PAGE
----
Bob Meinetz's picture
Bob Meinetz on May 26, 2021

Wil, my apologies if you feel slighted, but it's obvious to your readers, for example, neither wind nor solar is independent of weather, and that if you don't provide references your opinions aren't "sourced". My criticism was directed at them, not you.

Upon further reflection, I think you'll find it isn't solar energy policy that's minimized in New Brunswick but sunlight at northern latitudes. And with a little investigation you'd discover it's not necessary (or desirable) to store spent nuclear fuel for 100,000 years (because the most radioactive isotopes decay the fastest, after 2,000 years spent fuel will be no more radioactive than the ground you walk upon every day).

This is the mythology to which I refer - it's ingrained in our culture. And when we fear ideas we don't understand, it's natural to retreat into ones we do understand. Physicists and engineers appreciate that, and for decades have expected and hoped the public would become more familiar with the dangers and benefits of nuclear energy. But the urgency of preventing changes to climate that will last 100,000 years, and render at least one-third of all life on Earth extinct, prioritizes action - moving forward. Retreating into ideas of the past simply because we find them more comfortable is no longer an option.

Mark Silverstone's picture
Mark Silverstone on May 31, 2021

It would be nice if you provided references, as you suggest to others!  You provide glib assertions, not facts based on verifiable references. Sure, there are myths that need to be challenged.  But they are predominantly from the purveyors of nuclear, like the World Nuclear Association.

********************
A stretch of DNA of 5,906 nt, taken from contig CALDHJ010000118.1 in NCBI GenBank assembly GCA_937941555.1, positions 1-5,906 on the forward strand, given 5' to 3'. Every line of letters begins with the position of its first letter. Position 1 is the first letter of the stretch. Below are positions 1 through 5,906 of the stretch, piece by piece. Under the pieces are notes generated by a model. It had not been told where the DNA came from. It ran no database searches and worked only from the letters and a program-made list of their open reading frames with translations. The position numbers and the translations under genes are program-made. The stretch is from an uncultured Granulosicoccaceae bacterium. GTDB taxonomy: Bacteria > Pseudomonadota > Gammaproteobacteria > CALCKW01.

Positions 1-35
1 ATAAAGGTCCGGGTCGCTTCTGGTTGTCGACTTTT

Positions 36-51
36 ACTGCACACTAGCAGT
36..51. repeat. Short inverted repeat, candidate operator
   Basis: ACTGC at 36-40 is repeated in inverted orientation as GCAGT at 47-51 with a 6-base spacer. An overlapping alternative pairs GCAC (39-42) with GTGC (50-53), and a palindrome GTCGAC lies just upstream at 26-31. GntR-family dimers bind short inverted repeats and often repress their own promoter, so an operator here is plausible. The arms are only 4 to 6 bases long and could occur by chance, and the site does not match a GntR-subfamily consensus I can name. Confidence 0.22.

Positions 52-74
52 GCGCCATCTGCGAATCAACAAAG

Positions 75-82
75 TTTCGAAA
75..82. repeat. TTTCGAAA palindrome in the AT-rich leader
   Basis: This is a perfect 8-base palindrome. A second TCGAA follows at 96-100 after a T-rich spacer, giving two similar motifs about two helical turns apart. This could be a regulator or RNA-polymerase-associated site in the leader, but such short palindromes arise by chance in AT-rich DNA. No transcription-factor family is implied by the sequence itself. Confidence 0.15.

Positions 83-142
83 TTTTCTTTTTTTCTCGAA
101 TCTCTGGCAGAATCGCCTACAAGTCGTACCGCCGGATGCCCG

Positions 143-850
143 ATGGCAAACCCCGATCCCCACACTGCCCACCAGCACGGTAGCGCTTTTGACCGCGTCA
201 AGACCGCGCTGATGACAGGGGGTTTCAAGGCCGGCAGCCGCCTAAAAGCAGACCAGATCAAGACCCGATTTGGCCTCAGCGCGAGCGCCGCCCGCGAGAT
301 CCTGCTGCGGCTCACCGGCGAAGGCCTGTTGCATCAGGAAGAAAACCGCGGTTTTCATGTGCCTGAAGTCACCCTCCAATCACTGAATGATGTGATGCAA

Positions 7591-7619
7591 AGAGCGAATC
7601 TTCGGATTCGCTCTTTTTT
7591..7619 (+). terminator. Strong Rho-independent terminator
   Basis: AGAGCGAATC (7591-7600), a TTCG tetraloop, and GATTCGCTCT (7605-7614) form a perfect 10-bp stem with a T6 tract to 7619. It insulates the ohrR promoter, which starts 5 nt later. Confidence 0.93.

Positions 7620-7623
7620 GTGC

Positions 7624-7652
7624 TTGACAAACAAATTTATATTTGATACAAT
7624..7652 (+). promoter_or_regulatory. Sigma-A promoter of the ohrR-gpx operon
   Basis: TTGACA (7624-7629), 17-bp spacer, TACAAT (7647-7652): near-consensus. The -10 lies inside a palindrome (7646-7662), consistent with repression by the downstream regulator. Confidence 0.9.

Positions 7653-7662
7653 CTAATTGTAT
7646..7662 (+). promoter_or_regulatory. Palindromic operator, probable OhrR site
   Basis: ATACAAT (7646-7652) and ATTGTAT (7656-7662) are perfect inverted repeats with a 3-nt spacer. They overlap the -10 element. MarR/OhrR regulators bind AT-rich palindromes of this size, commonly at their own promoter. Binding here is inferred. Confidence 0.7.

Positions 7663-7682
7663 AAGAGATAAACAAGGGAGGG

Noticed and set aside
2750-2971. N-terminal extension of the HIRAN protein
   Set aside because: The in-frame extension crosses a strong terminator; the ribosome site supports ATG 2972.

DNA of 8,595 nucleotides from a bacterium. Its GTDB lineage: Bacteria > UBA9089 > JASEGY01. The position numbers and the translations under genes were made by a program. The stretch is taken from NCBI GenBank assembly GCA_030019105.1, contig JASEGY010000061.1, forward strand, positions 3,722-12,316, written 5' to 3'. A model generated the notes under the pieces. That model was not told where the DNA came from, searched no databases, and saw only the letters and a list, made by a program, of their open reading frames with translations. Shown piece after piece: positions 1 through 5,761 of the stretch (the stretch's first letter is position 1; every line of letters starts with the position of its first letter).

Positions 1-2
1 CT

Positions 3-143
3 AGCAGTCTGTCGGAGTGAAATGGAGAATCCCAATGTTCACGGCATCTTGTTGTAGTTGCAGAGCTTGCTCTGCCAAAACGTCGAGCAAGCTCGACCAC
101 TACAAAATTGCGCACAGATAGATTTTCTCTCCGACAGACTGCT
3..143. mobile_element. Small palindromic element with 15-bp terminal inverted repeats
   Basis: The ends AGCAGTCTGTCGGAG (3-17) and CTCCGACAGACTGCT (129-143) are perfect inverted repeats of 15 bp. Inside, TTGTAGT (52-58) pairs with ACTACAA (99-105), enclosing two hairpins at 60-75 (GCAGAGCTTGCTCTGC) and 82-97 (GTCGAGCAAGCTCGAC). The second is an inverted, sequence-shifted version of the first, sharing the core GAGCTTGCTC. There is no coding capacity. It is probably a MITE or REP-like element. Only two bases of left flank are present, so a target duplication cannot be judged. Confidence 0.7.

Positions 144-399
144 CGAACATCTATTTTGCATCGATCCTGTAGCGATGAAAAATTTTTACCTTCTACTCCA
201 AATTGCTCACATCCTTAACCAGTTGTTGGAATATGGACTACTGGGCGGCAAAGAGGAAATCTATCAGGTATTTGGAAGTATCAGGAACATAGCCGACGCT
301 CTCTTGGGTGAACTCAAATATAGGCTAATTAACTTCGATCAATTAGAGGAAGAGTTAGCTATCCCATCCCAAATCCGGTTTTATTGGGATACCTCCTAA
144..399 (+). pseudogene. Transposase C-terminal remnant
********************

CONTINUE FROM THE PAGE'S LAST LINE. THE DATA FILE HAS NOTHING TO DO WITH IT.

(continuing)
Here´s what the Germans are planning on for nuclear waste management:

On the basis of calculated nuclide inventories, decay characteristics of spent fuel mass cooled in wet or dry storage facilities were derived. Time-dependent behaviour of radioactivity, decay thermal power, and radiotoxicity were evaluated over a 10,000-year period. For both ingestion and inhalation radiotoxicity, the monitoring was extended up to 1,000,000 years, since such a long period can be relevant for human intrusion scenario into a geological repository.

Try to keep up! 

Bob Meinetz's picture
Bob Meinetz on May 31, 2021

Hindawi? You must be kidding. Anyone can get published on that site - even Germans embarrased by their lack of climate progress.

Here's a reference to how long nuclear waste is dangerous (half as long as I thought it was).

Here's a link to why there's less solar in New Brunswick than on the equator.

Let me know if you need more help.

Mark Silverstone's picture
Mark Silverstone on Jun 2, 2021

We´ve been here before. But all right. Please see this: